A simple LMS-based approach to the structural health monitoring benchmark problem.
Thesis DisciplineMechanical Engineering
Degree GrantorUniversity of Canterbury
Degree NameMaster of Engineering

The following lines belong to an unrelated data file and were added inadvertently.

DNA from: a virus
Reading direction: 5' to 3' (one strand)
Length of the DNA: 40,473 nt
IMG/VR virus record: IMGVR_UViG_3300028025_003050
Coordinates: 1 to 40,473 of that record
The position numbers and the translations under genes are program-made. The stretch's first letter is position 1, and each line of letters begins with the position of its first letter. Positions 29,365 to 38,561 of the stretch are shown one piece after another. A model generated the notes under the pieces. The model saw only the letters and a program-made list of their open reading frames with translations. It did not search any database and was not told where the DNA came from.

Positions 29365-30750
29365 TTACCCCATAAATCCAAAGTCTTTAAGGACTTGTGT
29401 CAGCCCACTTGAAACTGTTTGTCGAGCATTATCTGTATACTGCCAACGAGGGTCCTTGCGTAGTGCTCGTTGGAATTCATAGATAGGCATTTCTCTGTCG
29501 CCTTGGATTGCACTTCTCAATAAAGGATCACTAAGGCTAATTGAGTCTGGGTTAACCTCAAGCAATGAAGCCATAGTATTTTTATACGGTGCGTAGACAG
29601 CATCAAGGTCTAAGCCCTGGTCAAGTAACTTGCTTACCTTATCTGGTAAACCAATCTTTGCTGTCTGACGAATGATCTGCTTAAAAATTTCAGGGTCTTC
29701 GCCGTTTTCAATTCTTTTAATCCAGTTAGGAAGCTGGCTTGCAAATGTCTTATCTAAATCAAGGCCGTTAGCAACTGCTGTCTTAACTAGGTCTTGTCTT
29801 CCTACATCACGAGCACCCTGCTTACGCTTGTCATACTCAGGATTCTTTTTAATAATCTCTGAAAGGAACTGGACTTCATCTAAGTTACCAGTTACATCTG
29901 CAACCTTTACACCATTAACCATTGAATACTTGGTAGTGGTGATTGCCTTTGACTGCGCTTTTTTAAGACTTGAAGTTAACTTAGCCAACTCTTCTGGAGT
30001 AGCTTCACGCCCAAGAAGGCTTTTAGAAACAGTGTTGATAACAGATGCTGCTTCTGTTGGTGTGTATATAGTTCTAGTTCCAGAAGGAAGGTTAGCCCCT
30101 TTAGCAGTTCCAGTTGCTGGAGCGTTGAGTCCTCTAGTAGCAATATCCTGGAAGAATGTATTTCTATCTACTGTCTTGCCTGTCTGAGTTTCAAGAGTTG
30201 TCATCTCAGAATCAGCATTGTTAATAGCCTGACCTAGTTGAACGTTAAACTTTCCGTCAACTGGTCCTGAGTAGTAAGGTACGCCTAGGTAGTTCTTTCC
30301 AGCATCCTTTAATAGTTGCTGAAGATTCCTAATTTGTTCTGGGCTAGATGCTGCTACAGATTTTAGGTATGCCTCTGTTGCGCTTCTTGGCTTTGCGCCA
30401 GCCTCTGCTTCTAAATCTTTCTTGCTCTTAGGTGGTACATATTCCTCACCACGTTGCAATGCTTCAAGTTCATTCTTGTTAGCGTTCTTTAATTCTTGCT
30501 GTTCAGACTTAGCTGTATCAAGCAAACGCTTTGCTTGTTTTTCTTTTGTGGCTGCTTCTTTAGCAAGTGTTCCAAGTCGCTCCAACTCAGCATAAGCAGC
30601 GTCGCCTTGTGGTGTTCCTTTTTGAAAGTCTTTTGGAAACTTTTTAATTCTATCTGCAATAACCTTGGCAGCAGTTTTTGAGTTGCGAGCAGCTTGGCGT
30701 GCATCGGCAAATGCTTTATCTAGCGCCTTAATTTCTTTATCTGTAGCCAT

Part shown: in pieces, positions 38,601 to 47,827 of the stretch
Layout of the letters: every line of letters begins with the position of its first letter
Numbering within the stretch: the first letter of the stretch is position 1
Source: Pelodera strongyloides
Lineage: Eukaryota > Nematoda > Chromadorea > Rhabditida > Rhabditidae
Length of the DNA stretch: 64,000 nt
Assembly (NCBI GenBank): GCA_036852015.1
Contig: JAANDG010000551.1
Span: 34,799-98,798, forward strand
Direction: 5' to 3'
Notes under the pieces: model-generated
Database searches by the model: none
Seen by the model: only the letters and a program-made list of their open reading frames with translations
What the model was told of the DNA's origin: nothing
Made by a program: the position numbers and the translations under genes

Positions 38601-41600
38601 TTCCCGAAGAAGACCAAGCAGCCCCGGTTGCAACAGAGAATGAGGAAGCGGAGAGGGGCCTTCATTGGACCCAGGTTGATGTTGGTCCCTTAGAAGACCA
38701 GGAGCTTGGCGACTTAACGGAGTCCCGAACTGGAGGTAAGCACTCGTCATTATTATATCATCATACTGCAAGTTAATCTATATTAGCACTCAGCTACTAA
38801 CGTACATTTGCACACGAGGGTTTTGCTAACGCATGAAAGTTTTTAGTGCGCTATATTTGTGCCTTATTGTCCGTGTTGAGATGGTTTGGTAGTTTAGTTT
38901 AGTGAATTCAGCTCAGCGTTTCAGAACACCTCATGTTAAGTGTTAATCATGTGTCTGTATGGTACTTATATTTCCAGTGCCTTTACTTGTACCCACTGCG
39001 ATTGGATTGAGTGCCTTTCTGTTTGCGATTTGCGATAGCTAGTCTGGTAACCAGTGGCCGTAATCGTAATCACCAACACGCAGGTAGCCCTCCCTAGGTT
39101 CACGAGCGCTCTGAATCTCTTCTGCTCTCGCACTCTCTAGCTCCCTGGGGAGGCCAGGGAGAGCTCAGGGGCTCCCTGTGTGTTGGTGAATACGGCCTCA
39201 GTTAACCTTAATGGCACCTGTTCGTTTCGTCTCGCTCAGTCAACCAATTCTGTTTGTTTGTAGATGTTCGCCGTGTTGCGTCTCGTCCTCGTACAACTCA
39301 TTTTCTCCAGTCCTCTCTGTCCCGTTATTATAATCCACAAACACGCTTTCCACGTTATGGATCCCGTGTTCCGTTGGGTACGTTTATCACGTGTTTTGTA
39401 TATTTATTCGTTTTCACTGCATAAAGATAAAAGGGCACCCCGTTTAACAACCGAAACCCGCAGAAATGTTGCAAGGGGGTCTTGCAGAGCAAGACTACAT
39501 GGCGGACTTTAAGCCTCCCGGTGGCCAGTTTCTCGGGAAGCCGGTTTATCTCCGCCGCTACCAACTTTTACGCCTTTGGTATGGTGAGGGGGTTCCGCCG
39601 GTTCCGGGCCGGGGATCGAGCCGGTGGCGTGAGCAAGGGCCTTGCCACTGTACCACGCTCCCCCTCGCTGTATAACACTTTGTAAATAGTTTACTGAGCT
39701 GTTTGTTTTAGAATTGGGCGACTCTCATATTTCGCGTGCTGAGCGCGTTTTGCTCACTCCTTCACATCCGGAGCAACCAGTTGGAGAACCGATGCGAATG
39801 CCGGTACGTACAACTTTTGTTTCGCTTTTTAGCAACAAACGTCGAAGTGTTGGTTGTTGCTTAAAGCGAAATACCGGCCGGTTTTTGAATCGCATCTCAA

A civil structure’s health or level of damage can be monitored by identifying changes in structural or modal parameters. However, modal parameters can be less sensitive to (localised) damage than directly identifying the changes in physical parameters of a structure. This research directly identifies changes in structural stiffness due to modelling error or damage, when the structural state and a reasonable estimate of the input force are available, such as earthquake or roof loading of a sensored steel frame structure. This thesis presents the development and implementation of a health monitoring method based on Adaptive Least Mean Square (LMS) filtering theory. The focus in developing these methods is on simplicity to enable real-time implementation with minimal computation. Several adaptive LMS filtering approaches are used to analyse the data from the International Association for Structural Control and American Society of Civil Engineers Structural Health Monitoring (SHM) Task Group Benchmark problem. Results are compared with those from the Task Group and other published results. The proposed methods are shown to be very effective, accurately identifying damage to within 1%, with convergence times of 0.4 – 13.0 seconds for the twelve different 4 and 12 degrees-offreedom SHM Benchmark problems. The resulting modal parameters match to within 1% those from the SHM Benchmark problem definition. Finally, the method presented is computationally extremely simple, requiring no more than 1.4 Mega-cycles of computation, and therefore could easily be implemented in real-time.